As Gmail Turns 10, A Look Back on Growth and Changes
On April 1, America's favorite email service will be a decade old. The game-changing service is so much a part of our daily lives that it's hard to believe that Gmail is older than the iPhone and just months younger than Facebook.
There are four major internet service providers (ISPs) — Yahoo, Hotmail, AOL and Gmail — making up more than 60 percent of marketers’ databases. Unlike other ISPs, Gmail has evolved based on user feedback. The birth of the service was inspired by an email user who was tired of struggling to locate her messages buried deep in the abyss of her inbox.
Even though Gmail is relatively new to the email game, it's the fastest-growing email service and, according to a recent report from Yesmail Interactive, Gmail users are more engaged than users of the other ISPs. Yet frequent changes mean that marketers have to stay on their toes. In just a decade, Gmail has made email marketers think twice about their campaigns and reaching their customers via their inbox. As marketers continue to interact with a growing and engaged subscriber base, they should consider the following:
Subscribers love Gmail
Interface changes have little effect
Gmail has proven itself to be an email chameleon — the environment may change, but the service remains consistent as it adjusts to new changes. Just last week, Google announced it's testing out grid view, a more visual way to display marketers’ emails within the Promotions tab. Think of it as Pinterest for Gmail. Only time will tell what effect this new change will have on marketers, but it comes as no surprise since there have been a slew of controversial changes to Gmail.
Last December, Google announced images would load automatically in Gmail and recipients would no longer have to click "display images below." Google now hosts all email images on its secure servers to minimize the risk of viruses and malware and conceal information about where and how users read messages.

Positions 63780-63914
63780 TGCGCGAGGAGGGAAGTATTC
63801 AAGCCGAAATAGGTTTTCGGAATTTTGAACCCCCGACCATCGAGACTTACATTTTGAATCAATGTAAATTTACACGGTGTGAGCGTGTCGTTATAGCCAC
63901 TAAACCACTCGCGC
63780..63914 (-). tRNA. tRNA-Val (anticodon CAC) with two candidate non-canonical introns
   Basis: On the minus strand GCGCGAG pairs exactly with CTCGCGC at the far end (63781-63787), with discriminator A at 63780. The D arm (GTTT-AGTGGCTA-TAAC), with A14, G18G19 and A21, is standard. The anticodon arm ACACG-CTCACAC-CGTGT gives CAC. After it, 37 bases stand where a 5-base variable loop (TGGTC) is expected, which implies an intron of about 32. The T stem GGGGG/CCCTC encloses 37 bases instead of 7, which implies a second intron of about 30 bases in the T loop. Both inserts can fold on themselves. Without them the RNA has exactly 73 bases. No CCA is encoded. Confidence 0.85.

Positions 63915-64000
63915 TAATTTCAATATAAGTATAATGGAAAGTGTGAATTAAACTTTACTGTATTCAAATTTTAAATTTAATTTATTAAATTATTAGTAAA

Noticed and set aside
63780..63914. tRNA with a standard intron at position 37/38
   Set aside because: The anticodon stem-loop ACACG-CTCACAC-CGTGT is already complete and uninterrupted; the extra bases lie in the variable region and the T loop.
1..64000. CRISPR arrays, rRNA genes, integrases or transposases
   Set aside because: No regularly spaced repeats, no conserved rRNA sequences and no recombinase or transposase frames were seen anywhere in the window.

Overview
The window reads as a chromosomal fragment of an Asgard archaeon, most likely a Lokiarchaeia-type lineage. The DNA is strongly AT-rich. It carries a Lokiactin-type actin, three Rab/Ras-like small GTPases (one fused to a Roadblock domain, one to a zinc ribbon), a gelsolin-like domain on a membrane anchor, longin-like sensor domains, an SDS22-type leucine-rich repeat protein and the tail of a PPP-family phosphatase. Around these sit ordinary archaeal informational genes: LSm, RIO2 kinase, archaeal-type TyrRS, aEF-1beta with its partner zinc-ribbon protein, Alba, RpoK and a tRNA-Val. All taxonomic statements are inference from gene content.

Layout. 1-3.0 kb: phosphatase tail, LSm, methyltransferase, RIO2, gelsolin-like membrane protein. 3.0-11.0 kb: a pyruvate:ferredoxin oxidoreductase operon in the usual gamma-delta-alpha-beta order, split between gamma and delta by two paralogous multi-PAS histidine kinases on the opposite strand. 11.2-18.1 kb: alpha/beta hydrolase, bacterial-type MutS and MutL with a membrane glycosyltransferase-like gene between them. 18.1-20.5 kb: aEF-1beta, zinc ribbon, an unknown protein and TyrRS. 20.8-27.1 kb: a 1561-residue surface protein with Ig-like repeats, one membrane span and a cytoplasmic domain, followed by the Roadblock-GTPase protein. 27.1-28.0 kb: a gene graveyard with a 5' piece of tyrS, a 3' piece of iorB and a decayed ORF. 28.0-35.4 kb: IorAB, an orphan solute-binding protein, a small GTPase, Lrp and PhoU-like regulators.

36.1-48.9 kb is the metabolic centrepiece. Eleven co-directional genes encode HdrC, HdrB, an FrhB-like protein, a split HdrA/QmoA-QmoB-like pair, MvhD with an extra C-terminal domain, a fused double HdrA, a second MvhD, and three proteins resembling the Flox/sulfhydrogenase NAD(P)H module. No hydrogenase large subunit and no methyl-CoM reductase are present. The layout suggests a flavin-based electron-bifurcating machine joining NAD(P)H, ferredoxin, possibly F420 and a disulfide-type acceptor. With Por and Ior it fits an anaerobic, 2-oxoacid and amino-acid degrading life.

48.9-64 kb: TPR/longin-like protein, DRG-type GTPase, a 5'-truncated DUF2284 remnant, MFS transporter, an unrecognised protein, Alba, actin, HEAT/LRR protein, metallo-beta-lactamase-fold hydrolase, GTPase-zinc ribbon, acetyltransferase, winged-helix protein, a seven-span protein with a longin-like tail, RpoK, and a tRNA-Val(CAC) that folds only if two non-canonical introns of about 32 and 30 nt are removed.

Prior to this change, marketers were concerned about the new tabs feature, which automatically filters incoming messages into different categories. While this update was intended to improve security and privacy for subscribers, marketers have wondered how the tradeoff affects their email marketing efforts. Yesmail took a deep dive into a client's emails opened by Gmail users. It found that, as of the end of January 2014, Google's image caching had little to no impact on the ability to collect user agent information. This means details like device and browser/email client used by readers, as well as opens (even after the initial occurrence) are still relayed to the sender. Of course, it's still very early to assess long-term effects of this Gmail practice, but our preliminary look found no significant changes in reporting.
Marketers anticipated Gmail users wouldn't see promotional emails, but when analyzing last year's fourth quarter performance results, Yesmail found that user engagement over the past 90 days was the highest with Gmail (11 percent). Worries about the tab changes were unwarranted, and unless email marketers experienced deliverability issues with Gmail, they could treat their subscribers like the rest of their audience and keep their strategy the same.
It's not unlikely Google will continue making changes to its email service in the future. So far, the changes have worked to the advantage of marketers. Furthermore, growth in the number of subscribers (and active subscribers at that) shows no sign of slowing. Happy birthday, Gmail!
Michael Fisher is the president of Yes Lifecycle Marketing, a solution provider that brings together multichannel marketing platforms and data.
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